Merseyside Police have announced they are using technology from the road safety company Acusensus which utilises artificial intelligence to identify individuals using their mobile phone or traveling without a seatbelt.
The force says this will support road safety enforcement with the implementation of a mobile device fitted to a van to allow for mobile enforcement meaning the technology can be deployed across Merseyside.
Sergeant Gareth Berry from Merseyside Police said: “Last year 19 people died on our roads and 440 were seriously injured in road traffic collisions in Merseyside. Road safety teams across the country put emphasis on the fatal four (Speeding, drink/drug driving, distracted driving and not wearing a seatbelt) in an attempt to drive down collisions and achieve Vision Zero.”
He went on to explain: “We want people to understand we’re using this technology and will continue to use it to make our roads safer, the new process isn’t about giving tickets, its about improving road safety and encouraging people to stop using their phones and start wearing seatbelts.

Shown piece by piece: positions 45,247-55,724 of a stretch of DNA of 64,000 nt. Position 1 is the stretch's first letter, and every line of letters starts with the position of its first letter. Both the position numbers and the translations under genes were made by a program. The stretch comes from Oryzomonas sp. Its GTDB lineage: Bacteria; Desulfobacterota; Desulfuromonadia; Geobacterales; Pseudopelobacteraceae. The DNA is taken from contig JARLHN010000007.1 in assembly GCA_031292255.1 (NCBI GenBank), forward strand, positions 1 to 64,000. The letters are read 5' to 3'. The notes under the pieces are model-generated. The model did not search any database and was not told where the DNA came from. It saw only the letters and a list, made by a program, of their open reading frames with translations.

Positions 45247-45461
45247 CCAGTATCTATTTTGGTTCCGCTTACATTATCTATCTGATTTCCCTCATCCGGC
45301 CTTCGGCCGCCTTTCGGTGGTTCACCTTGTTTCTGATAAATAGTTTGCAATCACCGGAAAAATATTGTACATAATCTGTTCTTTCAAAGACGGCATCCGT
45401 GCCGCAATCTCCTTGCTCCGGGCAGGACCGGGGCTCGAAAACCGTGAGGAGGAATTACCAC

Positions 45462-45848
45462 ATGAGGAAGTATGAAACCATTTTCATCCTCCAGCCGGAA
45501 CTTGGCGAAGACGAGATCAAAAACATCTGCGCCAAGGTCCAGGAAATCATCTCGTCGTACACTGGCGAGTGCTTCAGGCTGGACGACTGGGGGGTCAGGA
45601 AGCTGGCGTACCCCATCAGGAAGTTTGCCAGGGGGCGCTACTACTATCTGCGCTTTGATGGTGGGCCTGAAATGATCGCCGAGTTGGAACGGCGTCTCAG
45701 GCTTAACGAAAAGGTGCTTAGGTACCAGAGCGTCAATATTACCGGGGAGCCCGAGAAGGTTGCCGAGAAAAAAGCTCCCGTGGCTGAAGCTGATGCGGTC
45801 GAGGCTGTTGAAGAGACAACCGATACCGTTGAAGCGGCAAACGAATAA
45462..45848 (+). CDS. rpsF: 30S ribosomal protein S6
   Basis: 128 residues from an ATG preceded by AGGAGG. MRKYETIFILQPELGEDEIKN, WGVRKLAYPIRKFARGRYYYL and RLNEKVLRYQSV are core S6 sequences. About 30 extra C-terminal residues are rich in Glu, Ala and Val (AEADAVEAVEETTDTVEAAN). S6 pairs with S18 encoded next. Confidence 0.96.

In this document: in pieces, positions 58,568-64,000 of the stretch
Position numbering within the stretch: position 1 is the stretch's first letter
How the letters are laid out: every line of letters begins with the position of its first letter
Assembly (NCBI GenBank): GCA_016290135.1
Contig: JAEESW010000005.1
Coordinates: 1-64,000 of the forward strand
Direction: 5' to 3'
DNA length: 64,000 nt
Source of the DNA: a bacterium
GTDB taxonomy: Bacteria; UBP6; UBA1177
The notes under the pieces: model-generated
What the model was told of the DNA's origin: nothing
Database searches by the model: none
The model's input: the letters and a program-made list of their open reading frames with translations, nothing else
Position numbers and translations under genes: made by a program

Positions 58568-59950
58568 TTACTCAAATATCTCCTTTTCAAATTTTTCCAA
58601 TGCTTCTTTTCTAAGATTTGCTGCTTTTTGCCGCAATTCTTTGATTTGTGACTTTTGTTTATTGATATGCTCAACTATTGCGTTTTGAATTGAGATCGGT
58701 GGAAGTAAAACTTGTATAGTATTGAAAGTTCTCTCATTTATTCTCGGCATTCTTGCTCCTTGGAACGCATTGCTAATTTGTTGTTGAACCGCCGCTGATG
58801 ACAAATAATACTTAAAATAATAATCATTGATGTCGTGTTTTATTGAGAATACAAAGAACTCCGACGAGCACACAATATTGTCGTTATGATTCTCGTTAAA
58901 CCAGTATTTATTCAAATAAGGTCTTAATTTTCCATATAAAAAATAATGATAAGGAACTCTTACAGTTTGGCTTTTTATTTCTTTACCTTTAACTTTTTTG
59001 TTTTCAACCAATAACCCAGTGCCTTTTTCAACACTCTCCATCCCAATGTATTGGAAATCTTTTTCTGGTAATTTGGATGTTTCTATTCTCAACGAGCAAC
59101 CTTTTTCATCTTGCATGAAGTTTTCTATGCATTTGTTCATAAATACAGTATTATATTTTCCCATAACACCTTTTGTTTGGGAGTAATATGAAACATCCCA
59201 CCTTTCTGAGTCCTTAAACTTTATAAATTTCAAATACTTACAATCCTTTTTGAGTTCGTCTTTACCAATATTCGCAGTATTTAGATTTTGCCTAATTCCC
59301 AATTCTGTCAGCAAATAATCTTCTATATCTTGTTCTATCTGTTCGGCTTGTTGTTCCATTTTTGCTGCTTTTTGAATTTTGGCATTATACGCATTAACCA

“Hopefully now everyone knows we’re using this technology, it will prevent them from using their phone and encourage them to wear seatbelts”.
The device supports two infrared cameras which utilise AI to detect potential offences, this data is then sent to an operator who verifies the reading and marks offences for progression. Offences are then sent to Merseyside Police to process.
Geoff Collins, General Manager of Acusensus in the UK added: “We continue to build the evidence case, demonstrating high levels of illegal mobile phone behaviour and poor seatbelt use – our technology is now ready to help make roads safer, for everyone.”
Paul Fletcher from Merseyside Road Safety Partnership commented: “We’re hoping the technology will bring about a change in behaviour. The vast majority of the public recognise the dangers of using a mobile phone while driving and understand the seriousness of not wearing a seatbelt. For those who don’t appreciate the risks associated with both, we’re hoping this device will be enough to prevent them from continuing to put themselves and other at risk of harm”.
(Picture – Merseyside Police)